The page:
2. Use data to guide and inform your giving. Data offers clarity on where needs are greatest, how interventions are performing, and what adjustments might be necessary. For philanthropists, gathering data should not merely be an academic pursuit, it should serve as a guiding compass towards more meaningful and informed interventions.

The Luminos Fund, for example, uses real-time data to track the life-cycle of its initiatives, from conceptualisation to mature implementation. This enables immediate, ground-level modifications in how educational programmes are delivered, equipping educators and supervisors with timely feedback, empowering them to implement changes as and when needed, without the constraints of waiting for a new academic cycle. Read more

3. Create diverse funding models. Each donor brings a unique direction and vision to the table. The challenges and opportunities lie in aligning these diverse interests towards a singular mission grounded in one unified purpose. By embracing a flexible funding model that acknowledges and blends the passions of various philanthropists, we can channel this rich diversity into a potent agent of transformative change.

The END Fund is a philanthropic initiative targeting the eradication of neglected tropical diseases (NTDs) with a diverse pool of donors. A portion are drawn to the focus on fighting NTDs, others are more interested in combatting the poverty they cause, while some are even more laser-focused, wanting to fund programming aimed at a particular disease or even a specific country. In response, the END Fund has developed various funding modalities to ensure each donor feels a connection to the cause they champion. Read more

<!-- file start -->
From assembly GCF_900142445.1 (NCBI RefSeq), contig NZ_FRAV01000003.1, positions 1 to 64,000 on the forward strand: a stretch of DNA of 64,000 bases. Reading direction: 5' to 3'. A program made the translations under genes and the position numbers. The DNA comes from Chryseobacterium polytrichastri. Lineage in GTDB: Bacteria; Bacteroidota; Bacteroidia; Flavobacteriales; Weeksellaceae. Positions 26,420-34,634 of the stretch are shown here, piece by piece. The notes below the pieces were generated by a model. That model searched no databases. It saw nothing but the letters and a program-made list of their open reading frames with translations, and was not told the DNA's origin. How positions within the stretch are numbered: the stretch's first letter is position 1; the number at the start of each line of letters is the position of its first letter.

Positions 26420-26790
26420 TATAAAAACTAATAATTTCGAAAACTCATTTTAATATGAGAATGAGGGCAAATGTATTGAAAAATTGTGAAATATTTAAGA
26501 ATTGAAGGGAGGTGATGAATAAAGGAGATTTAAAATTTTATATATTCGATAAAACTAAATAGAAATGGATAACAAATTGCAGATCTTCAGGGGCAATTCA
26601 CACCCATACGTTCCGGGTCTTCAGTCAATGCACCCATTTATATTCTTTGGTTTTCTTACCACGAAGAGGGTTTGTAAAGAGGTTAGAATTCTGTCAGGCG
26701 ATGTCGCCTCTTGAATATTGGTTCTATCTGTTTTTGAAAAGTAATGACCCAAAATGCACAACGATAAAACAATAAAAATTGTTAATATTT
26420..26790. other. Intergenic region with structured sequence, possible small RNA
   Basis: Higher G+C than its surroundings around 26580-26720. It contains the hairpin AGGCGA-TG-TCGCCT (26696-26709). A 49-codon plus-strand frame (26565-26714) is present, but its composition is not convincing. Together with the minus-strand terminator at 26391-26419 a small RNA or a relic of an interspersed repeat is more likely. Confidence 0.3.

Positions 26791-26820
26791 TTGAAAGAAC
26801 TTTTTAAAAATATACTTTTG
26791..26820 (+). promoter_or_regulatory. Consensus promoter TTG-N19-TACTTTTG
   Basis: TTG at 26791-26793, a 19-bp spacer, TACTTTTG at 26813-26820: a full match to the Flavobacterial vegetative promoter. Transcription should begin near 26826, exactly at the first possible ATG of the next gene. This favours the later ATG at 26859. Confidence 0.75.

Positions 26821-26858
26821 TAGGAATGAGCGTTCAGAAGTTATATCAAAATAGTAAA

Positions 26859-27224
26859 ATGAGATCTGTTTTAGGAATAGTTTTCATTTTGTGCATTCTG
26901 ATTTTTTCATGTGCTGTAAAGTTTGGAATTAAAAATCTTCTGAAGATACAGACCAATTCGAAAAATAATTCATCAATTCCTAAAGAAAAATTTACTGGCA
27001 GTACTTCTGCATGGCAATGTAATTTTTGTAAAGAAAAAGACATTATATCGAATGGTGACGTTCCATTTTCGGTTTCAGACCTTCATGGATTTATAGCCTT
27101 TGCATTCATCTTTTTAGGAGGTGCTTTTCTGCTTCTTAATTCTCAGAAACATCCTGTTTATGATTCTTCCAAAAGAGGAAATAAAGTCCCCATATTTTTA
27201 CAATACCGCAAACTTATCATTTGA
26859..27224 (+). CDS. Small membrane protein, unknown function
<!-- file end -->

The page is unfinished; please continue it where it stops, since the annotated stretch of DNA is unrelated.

"To truly lift communities out of poverty, philanthropists need to invest in initiatives that dismantle systemic barriers and become co-creators of solutions rather than mere benefactors."

Our collective future and ability to transform many of the broken systems that surround us hinge not only on the philanthropic dollars allocated, but on the nuance of our approach, the inclusivity of collaboration, our ability to co-create, in addition to how we use data to drive decision-making.

While individual motivations vary, the collective goal remains consistent: to craft a better, more prosperous, and equitable world for all.

The modern philanthropist's role is more intricate than ever, demanding both breadth and depth of understanding, a willingness to adapt, and an unyielding commitment to genuine impact.

As the philanthropic realm continues to evolve, let it stand as a symbol of hope, demonstrating that when diverse minds unite with shared purpose and strategic insight, monumental change isn't just possible — it is inevitable.

In 2023, Dina Sherif moderated a Circle discussion between Luminos Fund CEO, Caitlin Baron, End Fund CEO Ellen Agler, and Freedom Fund CEO Nick Grono. Read more